4 Dementia Risk Factors That You Can Control
Dementia Risk Factors

4 Dementia Risk Factors That You Can Control

A growing amount of evidence suggests your lifestyle choices can significantly affect your likelihood of developing Dementia. In short, what's good for your heart is also good for your head!

Several studies suggest Dementia risk is lowered in those who live a holistically healthier lifestyle. A few of the top Dementia risk factors you may be able to manage include:

  • Physical inactivity
  • Smoking
  • Unhealthy diet
  • Avoiding loneliness and stay socially engaged

Let's take a closer look at a few proactive steps suggested to take to manage Dementia risk factors and how the Long Island Alzheimer's Foundation can help.  

Get Physically Active

It is suggested that regular, moderate physical exercise can improve your mental wellbeing. Whether it's a brisk walk, playing tennis, cycling, dancing, swimming, or trying a hand at pickleball, moderate exercises should leave you slightly out of breath, make you a little sweaty, and increase your heart rate. Regular exercise entails physical activity at least five times per week for 30 minutes. Cardio exercise has shown to offer a full range of health benefits. What are you waiting for? Get proactive by actively reducing your Dementia risk factors.

Say Goodbye to Smoking

It should come as no surprise that smoking is suggested to be a Dementia risk factor. Fortunately, like other negative lifestyle choices, you can stop. Choosing to stop smoking can have positive effects on your holistic health. And it's never too late to quit.

Best of all, there is great access to smoking cessation support groups, medicines, and therapies. Even if you've been smoking for 40 years, stopping today will benefit your overall health and can help reduce your likelihood of developing Dementia.

Adopt a Healthy Diet

In addition to feeling better about yourself, did you know a well-balanced, healthy diet may help reduce your chances of developing Dementia, heart disease, stroke, type 2 diabetes, and obesity? Here are a few suggested actionable steps to improve your dietary habits and potentially limit your Dementia risk factors — starting with eating a balanced diet:

  • Stay on the lookout for hidden salt content, while limiting your intake of sugar.
  • Make sure you consume at least five portions of vegetables and fruit every day.
  • Include healthy proteins (like beans, oily fish, eggs, and meats) in your diet at least two times every week.

Stay on the lookout for hidden salt content, while limiting your intake of sugar.

Make sure you consume at least five portions of vegetables and fruit every day.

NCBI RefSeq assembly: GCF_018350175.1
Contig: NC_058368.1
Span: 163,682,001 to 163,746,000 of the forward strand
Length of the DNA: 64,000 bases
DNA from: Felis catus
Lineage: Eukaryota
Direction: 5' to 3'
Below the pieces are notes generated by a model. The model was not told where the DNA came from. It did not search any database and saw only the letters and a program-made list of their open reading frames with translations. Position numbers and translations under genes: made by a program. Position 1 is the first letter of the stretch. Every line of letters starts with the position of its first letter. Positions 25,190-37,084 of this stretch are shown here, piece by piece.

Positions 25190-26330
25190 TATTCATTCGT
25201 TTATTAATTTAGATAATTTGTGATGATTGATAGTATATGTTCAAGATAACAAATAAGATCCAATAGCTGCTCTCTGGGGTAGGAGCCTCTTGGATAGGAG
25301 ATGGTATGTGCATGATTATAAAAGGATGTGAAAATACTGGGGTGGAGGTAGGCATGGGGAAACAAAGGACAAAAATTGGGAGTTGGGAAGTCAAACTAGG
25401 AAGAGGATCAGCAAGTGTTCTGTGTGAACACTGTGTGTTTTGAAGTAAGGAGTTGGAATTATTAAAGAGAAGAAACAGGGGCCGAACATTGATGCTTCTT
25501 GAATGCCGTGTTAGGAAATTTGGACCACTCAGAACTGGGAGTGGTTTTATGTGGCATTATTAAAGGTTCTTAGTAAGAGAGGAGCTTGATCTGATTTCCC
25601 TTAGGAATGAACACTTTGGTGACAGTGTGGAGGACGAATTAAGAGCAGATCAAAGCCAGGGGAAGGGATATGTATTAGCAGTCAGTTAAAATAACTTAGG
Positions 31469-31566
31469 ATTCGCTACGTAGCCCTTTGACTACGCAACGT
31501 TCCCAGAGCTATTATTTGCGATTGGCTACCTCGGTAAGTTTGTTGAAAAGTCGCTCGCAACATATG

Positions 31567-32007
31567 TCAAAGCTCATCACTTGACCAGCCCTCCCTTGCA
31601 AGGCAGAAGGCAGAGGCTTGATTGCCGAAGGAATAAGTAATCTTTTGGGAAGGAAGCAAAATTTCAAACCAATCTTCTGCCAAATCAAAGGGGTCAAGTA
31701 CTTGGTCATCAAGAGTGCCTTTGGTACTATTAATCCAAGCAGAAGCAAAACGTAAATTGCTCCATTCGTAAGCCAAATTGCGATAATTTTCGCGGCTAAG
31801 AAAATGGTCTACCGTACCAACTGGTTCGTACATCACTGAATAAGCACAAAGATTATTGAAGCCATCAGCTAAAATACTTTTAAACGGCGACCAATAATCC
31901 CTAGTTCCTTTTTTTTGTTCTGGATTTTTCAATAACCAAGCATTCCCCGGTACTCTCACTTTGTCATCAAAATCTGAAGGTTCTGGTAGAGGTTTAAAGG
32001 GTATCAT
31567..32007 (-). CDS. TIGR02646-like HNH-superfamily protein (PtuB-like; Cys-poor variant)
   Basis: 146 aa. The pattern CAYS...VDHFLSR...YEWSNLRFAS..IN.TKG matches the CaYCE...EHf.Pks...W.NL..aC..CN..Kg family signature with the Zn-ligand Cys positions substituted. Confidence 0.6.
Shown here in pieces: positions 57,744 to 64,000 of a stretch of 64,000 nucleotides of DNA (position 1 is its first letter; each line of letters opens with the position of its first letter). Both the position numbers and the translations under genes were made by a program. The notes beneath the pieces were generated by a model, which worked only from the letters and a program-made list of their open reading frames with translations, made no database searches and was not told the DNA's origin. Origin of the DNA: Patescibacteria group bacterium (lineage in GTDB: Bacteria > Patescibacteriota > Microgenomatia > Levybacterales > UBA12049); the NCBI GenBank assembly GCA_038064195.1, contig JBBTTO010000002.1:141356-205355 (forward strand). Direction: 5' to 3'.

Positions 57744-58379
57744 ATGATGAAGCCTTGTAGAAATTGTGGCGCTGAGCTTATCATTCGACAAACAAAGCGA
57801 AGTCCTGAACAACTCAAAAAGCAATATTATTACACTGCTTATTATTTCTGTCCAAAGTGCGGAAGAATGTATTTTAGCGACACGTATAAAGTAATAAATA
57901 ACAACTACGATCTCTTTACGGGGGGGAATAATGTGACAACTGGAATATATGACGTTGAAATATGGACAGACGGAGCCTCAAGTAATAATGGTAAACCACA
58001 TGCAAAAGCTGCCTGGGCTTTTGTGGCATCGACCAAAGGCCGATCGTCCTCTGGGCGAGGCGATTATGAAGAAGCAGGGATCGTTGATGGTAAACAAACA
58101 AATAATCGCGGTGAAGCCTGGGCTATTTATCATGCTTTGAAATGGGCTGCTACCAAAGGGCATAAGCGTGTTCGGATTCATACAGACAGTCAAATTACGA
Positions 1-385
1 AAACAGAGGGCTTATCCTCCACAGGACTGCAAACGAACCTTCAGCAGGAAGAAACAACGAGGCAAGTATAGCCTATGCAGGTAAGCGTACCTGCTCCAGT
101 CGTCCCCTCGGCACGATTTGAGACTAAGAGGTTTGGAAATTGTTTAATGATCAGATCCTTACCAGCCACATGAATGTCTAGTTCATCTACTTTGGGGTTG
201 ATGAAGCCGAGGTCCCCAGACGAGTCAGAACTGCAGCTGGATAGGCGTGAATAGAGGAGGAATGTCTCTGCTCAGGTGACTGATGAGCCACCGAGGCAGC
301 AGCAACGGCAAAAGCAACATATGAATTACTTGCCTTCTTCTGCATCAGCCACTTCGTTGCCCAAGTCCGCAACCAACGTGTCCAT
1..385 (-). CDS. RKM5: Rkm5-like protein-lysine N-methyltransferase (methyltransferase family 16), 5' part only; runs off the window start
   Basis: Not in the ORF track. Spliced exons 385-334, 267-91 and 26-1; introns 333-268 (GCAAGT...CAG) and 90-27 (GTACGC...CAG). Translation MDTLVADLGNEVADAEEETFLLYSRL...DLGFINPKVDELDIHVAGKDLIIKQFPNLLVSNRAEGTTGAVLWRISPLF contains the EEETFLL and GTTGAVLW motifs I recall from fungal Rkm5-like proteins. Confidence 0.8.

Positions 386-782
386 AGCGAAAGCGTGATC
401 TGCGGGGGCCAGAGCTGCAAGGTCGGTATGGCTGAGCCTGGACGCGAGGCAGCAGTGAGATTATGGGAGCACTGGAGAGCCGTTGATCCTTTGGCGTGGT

Include healthy proteins (like beans, oily fish, eggs, and meats) in your diet at least two times every week.

It is suggested to also eat less saturated fats and avoid foods high in cholesterol. High levels of the bad type of cholesterol — lipoprotein (LDL) — are strongly associated with increasing your chance of developing vascular Dementia, while other research has linked high cholesterol to a higher likelihood of developing Alzheimer's Disease.

Loneliness and Maintaining Social Engagement

Recent research from scientists at Florida State University suggests that loneliness is directly tied to an increased risk of developing Dementia. After analyzing the data from more than 12,000 individuals, it was determined that loneliness was associated with a staggering 40% higher risk of developing Dementia over a 10-year period.

Get Social & Mentally Engaged at Brain Fitness Workshops

However, you are not alone! The Long Island Alzheimer's Foundation offers fun and engaging Brain Fitness Workshops to help you stay mentally and socially engaged. Our Brain Fitness Workshops are ideal for older adults who are not diagnosed with a cognitive impairment but want to enhance and maintain their cognitive abilities.

Family members, partners, spouses, and neighbors are welcomed to attend our workshops. They are loaded with stimulating activities to get you thinking and keep your memory skills sharp. These sessions include activities and brain games that are appropriate for all ages!

Contact Long Island Alzheimer's Foundation

When it comes to preventing and/or managing Dementia, you are not alone! An entire team of support at the Long Island Alzheimer's Foundation is here for you. We are committed to making a positive difference in the lives of those impacted by Alzheimer's Disease and other related forms of Dementia — one person, one family, one community at a time. Until there is a cure, LIAF is the solution.

We offer a full curriculum of stage-specific day programs for those living with Alzheimer's Disease and other related forms of Dementia:

We also offer a range of different solutions for caregivers, including:

Simply put, the Long Island Alzheimer's Foundation is with you every step of the way.

Contact us today to learn more about the programs and services we offer.

About the Author Long Island Alzheimer's Foundation

At the Long Island Alzheimer’s Foundation (LIAF) our mission is to improve the quality of life for those living with Alzheimer’s disease and related forms of dementia, and their caregivers. We actively work to achieve this mission through research-based programming for all stages of Alzheimer’s, Caregiver Support Groups, in-home respite solutions, transportation options, and additional services.

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